The Rice/Feith Synthesis: Why Finding Saddam Should be Job 1
May 16, 2003
[Ref 1] James Harding and Mark Turner, "US Accuses Saddam Over 'Just In Time' Weapons System," London Financial Times, May 13, 2003, Pg. 13
[Ref. 2] Bill Nichols, "Weapons Search Could Take Years: Official's testimony about Iraq is most pessimistic so far," USA Today, May 16, 2003, Pg. 1
[Ref. 3] Robert Bryce, "The military doesn't know this acronym," Dallas Morning News, April 28, 2003.
National security advisor Condolezza Rice says Saddam hid his weapons by dispersing them with a just-in-time inventory management system that would permit rapid transport, assembly, and use [See Blaster #479]. In Reference 1 below, James Harding and Mark Turner of the London Financial Times report that Rice's vision is shared by the Bush Administration. Now in Reference 2 below, we learn that the Undersecretary for Policy in the Pentagon, Douglas Feith, just told Congress it will take months and perhaps years to put together a complete account of Saddam's WMD program because its parts were so well hidden.
If we synthesize the visions of Rice and Feith, it becomes logically clear that the US leadership elite must consider Saddam Hussein to be a management genius. How else could he keep track of everything and quickly move WMD material around, no matter how well it was hidden, or how widely it was dispersed. (Why the Iraqi military did not respond to this genius with a more coherent defensive operation will be left to historians to sort out—our concern here is the vision itself.)
Like the far-edge visions that have been coming out of the Defense Research Projects Agency (DARPA) for years, the Rice/Feith synthesis stretches the mind in a way that promises to have enormous serendipitous benefits in other areas of human affairs. Take accountability, a concept invented 4000 years ago on the banks of Euphrates, for example. Saddam obviously must have had a world class accounting system to manage such a well hidden WMD system just in time. Knowledge of his accounting methodologies could yield enormous benefits to the United States as spoils of war in the information age.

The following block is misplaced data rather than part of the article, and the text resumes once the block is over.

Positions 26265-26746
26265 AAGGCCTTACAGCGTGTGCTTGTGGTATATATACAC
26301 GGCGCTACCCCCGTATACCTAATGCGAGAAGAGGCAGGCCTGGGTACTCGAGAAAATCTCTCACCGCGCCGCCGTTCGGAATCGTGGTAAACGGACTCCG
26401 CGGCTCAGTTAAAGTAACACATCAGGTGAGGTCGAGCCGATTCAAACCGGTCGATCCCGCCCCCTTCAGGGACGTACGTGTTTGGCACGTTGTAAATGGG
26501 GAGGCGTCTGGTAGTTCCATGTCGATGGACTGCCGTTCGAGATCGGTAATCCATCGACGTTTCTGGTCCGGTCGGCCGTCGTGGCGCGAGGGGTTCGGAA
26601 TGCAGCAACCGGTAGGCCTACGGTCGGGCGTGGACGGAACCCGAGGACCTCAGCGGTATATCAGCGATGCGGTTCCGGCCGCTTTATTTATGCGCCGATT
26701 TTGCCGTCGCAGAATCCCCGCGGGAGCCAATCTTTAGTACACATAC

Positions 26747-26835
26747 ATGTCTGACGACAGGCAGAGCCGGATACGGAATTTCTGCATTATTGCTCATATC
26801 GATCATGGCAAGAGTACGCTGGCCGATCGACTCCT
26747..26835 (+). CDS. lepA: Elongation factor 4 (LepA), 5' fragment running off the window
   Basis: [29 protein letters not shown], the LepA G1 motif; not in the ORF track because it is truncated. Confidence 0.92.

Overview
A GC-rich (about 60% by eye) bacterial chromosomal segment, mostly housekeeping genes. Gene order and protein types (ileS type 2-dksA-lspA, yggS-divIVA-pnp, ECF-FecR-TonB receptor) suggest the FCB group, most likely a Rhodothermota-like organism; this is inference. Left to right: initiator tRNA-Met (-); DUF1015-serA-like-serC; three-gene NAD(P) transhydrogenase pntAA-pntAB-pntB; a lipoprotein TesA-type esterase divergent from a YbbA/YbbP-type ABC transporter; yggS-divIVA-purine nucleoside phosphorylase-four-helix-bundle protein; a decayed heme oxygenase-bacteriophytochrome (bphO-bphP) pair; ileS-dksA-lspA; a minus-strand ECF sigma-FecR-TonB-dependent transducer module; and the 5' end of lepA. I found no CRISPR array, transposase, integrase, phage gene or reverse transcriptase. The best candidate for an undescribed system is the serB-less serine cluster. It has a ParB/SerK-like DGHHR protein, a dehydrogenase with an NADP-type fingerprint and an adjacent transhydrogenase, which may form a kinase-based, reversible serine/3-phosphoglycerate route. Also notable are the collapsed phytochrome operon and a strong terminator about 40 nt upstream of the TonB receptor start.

So, if we capture Saddam, we should fill him full of truth serum and assign a team of DARPA psychologists suck that genius out him, before we kill him.
Once his truth is bottled and owned by the Pentagon, our leadership elite could arm their managers with Saddam's just-in-time management methodologies—think of it as another DARPA technology insertion. These managers, for example, could exploit this knowledge as an enabler to fix the Pentagon's accounting systems. Then we could keep track of how we spend the taxpayer's treasure in accordance with the accounting requirements of the Chief Financial Officers Act of 1990—not to mention the Accountability Clause of the very Constitution we have all sworn to unhold (see Blaster #169 for a discourse of the importance of such a radical idea).
[For new readers, who may be unfamiliar with the Pentagon's accounting problems, I recommend reading my still un-rebutted 4 June 2002 statement about these problems to the the Subcommittee On National Security, Veterans Affairs and International Relations of the Committee On Government Reform, United States House Of Representatives. For other reports and statements describing the accountability crisis and its constitutional implications see Fixing the Financial Systems and Constitutionality.]
But may may be the tip of a serendipitous iceberg! In fact, there may be at least two additional benefits from exploiting Saddam's management genius:
First, the fruits of such an exploitation program could be used to help Congress improve its image with the American people. Think about it ... if the Pentagon could keep track of its own resources with a just-in-time inventory and money management system in accordance with the law (i.e. CFO Act of 1990), then Congress would not have to pass laws to waive that law!!!!!! ... like the annual Defense Authorization Act which waived Pentagon's Inspector General of his requirement to perform the annual department-wide audit as mandated by the CFO Act, while at the same time it required such audits for every other department or agency in the Executive Branch. Last year, as my new friend Robert Bryce notes in Reference 3 below, 21 or the 24 Federal Agencies required to comply with the CFO Act did so.